Looking back, this storm was well forecast by models, which were remarkably consistent in painting a significant winter storm over the area. As a result, forecaster confidence was high enough that a Winter Storm Watch was issued well in advance of the storm (5:30 pm on 6th). Snowfall totals over 4 to 8 inches of snow, which covered a large area of Oklahoma into western north Texas. Further confidence the next day resulted in the Watch being upgraded to a Winter Storm Warning over our Oklahoma counties. The next day, the Warning was expanded to cover all but 2 counties in the NWS Norman County Warning Area (CWA).
With the advanced preparation and coordination leading up to the event, hundreds of schools and businesses closed on the 9th, which kept local traffic to a relative minimum. However, even with the images of the recent blizzard fresh in everyone’s mind, there were still several accidents/injuries associated with this storm. Around 240 injuries statewide were reported by the Oklahoma State Department of Health, with 33 injuries associated with around 84 automobile accidents. And, like last storm, there were fatalities (2) with this storm as compared to 4 deaths with the January 31-February 1, 2011 winter storm.
The storm added to the already impressive seasonal snowfall totals across Oklahoma and western north Texas. Oklahoma City has already surpassed the previous snowfall record for February, and was 8th on the list for snowiest seasons. What makes this even more impressive is that over a 10-day period, two snow storms had deposited over 18 inches of snow at Will Rogers World Airport. The deep accumulations, which should slowly melt into the soil instead of washing off, will also help (slightly) with the ongoing drought that had developed over the last several months.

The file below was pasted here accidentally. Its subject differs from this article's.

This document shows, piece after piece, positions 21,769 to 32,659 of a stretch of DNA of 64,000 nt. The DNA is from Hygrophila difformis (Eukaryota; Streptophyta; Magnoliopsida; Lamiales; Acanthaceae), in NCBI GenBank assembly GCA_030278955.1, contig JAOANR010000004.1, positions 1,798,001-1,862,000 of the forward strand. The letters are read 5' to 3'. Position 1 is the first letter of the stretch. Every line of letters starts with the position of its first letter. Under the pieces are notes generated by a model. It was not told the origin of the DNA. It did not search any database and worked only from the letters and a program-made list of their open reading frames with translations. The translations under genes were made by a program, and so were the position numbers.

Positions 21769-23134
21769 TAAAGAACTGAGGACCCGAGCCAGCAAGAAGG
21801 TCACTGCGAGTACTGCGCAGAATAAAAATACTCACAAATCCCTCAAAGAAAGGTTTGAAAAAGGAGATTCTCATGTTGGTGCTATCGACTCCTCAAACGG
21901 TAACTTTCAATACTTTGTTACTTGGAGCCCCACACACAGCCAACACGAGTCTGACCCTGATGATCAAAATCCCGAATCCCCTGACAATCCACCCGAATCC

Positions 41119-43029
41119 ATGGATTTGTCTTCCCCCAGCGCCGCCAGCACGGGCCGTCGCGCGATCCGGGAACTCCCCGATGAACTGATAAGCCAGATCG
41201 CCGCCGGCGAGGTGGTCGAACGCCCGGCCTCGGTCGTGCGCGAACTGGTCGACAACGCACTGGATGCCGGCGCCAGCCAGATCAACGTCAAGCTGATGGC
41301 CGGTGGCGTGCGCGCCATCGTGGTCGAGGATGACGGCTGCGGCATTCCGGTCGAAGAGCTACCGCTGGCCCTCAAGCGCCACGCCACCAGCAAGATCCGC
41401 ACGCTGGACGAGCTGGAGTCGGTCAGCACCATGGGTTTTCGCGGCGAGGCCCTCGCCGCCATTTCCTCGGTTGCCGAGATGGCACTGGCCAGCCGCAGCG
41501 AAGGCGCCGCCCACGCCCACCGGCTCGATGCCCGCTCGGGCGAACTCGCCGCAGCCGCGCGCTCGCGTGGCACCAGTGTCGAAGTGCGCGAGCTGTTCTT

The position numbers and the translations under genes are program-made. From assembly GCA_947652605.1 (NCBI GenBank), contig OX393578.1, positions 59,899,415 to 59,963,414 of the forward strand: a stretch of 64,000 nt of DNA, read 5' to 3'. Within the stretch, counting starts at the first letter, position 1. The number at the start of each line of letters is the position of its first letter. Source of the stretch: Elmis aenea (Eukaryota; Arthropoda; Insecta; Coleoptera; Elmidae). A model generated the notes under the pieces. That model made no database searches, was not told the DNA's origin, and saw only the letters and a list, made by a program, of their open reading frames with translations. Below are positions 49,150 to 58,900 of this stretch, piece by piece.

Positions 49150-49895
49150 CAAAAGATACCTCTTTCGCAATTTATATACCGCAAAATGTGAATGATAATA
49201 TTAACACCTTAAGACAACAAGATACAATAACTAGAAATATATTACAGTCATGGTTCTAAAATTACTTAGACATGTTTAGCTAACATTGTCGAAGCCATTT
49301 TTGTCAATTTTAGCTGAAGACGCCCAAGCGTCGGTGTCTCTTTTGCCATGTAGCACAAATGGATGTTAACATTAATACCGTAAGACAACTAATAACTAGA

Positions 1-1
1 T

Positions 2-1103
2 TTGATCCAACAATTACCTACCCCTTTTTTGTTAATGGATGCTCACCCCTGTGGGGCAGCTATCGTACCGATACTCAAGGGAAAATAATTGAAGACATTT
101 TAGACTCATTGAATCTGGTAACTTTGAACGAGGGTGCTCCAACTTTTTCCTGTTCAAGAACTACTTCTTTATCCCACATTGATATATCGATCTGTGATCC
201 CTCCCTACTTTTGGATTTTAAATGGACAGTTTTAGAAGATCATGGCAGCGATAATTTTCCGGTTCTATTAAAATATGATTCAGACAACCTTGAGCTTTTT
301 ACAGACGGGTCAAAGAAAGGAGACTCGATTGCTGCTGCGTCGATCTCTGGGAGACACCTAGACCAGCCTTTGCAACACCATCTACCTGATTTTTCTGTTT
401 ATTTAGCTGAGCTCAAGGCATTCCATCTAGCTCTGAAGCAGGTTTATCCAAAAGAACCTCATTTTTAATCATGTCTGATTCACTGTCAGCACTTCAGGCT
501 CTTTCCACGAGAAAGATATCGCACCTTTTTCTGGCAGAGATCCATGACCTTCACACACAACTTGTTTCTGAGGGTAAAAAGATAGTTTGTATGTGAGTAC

However, even though the storm had passed, ill effects from it continued during the early to mid morning hours of the February 10th. A deep snow pack, combined with clear skies and light surface winds produced very cold temperatures. Keeping with the theme of extremes during winter of 2010-2011, the low temperatures on the 10th were nothing short of frigid, and numerous sites set record low temperatures, including the all-time record low temperature for Oklahoma! By 10 pm on the 9th, some locations over northern Oklahoma were below -10 degrees. And by 7:30 am on the 10th, a wide area of -10 to -15 degrees was reported over the northern third of Oklahoma. A few of those sites were even below -20 degrees. Nowata broke the all-time low record for Oklahoma, falling to -31 degrees. The 2nd lowest were Pryor and Bartlesville ASOS site, also in northeastern Oklahoma, which both fell to -28 degrees. A complete list of low temperature records for February 10th in the NWS Norman CWA is available here. Oklahoma City also fell below zero, reaching -5 degrees around 7:00 am. This broke the previous record of 4 degrees reached in 1929. Wichita Falls, TX reached their record low temperature, although they remained slightly above zero. The temperature of 3 degrees broke the previous record of 5 degrees set in 1980.